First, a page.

are going to have a lot of tension in Chinese society. I think 
it is a major, major problem that China has to face.
    They have created this monster, this two-sector country 
that is really two countries in China. There is poor, rural 
China, and then there is rich, urban China. Somehow, in the 
next 20 years, Chinese leaders have got to address that 
problem. How they do that is going to affect stability and what 
happens with U.S.-China 
relations.
    Mr. Foarde. This is a really important point. A lot of 
times we see people in our offices who say, ``Well, I have just 
been to China.'' ``Well, where have you been?'' ``I have been 
to Beijing, Shanghai, and Hong Kong.'' I said, ``the real China 
is really elsewhere.''
    What we are trying to do on our own staff trips, to the 
maximum extent possible, you have to go to one of the Big 
Three, but try to go to other places, because that, to me, is 
where the real China is. So, it is really useful.
    Mr. Nury Turkel, I would just give you an opportunity, if 
you wanted to, for a minute to talk more about the recent 
earthquake. As you do that, I just wanted to say that both our 
chairman and co-chairman, Congressman Jim Leach of Iowa and 
Senator Chuck Hagel, are very concerned about the earthquake 
and the death toll, because they raised it with me when we met, 
and we have had a long discussion about it. So, if you had a 
couple more thoughts on that.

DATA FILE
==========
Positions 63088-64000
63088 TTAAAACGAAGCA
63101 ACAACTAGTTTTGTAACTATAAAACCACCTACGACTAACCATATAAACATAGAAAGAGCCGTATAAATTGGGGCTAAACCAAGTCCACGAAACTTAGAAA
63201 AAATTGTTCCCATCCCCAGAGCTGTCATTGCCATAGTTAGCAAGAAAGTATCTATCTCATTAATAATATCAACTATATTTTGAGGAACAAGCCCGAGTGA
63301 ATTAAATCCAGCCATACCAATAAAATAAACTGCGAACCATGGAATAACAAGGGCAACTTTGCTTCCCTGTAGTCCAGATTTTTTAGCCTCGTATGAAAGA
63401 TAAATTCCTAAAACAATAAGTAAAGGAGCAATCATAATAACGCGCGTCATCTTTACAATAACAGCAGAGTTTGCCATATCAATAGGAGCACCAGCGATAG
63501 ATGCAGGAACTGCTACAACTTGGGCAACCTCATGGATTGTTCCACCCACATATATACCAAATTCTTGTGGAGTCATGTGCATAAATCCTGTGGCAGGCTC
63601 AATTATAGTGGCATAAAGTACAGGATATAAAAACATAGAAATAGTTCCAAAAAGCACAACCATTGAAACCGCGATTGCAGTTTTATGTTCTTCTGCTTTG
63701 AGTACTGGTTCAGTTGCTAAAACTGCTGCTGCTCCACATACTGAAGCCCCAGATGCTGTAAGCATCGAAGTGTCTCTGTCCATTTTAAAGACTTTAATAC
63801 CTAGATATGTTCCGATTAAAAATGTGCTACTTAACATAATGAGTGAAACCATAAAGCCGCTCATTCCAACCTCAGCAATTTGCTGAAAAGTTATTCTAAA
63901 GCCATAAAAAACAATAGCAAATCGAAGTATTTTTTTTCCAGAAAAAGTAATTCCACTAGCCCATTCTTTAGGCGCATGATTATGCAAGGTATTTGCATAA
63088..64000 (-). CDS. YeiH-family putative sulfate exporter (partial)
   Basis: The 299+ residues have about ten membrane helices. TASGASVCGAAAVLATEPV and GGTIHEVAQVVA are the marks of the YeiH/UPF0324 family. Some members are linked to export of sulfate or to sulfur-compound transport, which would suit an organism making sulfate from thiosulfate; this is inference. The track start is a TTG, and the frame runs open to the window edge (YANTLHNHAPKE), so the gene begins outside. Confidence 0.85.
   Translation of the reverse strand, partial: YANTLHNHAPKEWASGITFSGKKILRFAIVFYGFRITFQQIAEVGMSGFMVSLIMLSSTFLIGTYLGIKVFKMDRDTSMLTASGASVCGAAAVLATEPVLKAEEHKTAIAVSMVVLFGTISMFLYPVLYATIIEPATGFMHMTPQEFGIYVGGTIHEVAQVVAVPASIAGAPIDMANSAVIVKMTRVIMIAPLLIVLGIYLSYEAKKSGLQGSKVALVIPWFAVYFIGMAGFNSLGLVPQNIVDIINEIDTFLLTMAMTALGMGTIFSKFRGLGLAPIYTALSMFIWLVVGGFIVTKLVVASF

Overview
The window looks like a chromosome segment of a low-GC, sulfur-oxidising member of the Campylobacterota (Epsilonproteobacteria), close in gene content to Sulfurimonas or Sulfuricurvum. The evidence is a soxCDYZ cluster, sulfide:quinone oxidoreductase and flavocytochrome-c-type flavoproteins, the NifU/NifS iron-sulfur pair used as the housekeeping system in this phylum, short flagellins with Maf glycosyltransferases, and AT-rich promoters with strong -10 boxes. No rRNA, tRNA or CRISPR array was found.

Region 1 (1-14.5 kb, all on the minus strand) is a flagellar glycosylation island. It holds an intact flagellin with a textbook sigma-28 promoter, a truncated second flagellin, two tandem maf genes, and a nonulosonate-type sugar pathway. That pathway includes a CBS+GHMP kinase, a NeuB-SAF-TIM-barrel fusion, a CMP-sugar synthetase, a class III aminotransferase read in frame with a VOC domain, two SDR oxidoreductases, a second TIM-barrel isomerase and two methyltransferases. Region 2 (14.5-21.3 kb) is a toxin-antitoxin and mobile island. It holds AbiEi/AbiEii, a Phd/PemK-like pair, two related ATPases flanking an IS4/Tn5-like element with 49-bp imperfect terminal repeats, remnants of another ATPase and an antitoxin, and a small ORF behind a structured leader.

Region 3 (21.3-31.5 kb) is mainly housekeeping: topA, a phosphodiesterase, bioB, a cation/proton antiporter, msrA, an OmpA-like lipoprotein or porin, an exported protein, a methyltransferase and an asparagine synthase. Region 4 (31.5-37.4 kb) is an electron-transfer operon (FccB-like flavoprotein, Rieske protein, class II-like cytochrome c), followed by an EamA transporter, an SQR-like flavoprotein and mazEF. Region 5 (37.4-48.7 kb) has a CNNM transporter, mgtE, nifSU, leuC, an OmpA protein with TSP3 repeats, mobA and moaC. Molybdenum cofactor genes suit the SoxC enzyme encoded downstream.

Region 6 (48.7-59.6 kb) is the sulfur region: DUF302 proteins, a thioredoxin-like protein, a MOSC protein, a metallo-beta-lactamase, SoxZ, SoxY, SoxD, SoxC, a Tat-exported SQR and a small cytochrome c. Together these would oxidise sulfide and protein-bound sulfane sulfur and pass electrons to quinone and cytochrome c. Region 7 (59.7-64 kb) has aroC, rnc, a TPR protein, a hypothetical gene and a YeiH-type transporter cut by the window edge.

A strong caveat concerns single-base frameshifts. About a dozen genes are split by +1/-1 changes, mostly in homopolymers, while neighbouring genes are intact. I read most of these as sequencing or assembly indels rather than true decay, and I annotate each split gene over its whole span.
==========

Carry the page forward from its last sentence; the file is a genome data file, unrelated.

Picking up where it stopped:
I am particularly interested in the difference in the 
casualty totals between the official Chinese ones, and then 
some that we are hearing from our friends in the Uighur 
community in exile, and anything else you wanted to say about 
that for a couple of minutes.
    Mr. Turkel. This is a really important question. Radio Free 
Asia [RFA] recently opened up a hotline that made it available 
for the Uighurs to channel their voices out and express their 
concerns, and provide non-fictional information to the 
journalists in the United States.
    I think they can provide you firsthand information. Because 
that information was provided by the victims, the relatives of 
the 
victims, and/or people who lived in that area that has ties to 
the disaster area.
    According to the RFA reports, the victims are not even 
allowed to accept humanitarian aid. What we are talking about 
isn't foreign aid, but domestic. Another RFA report indicates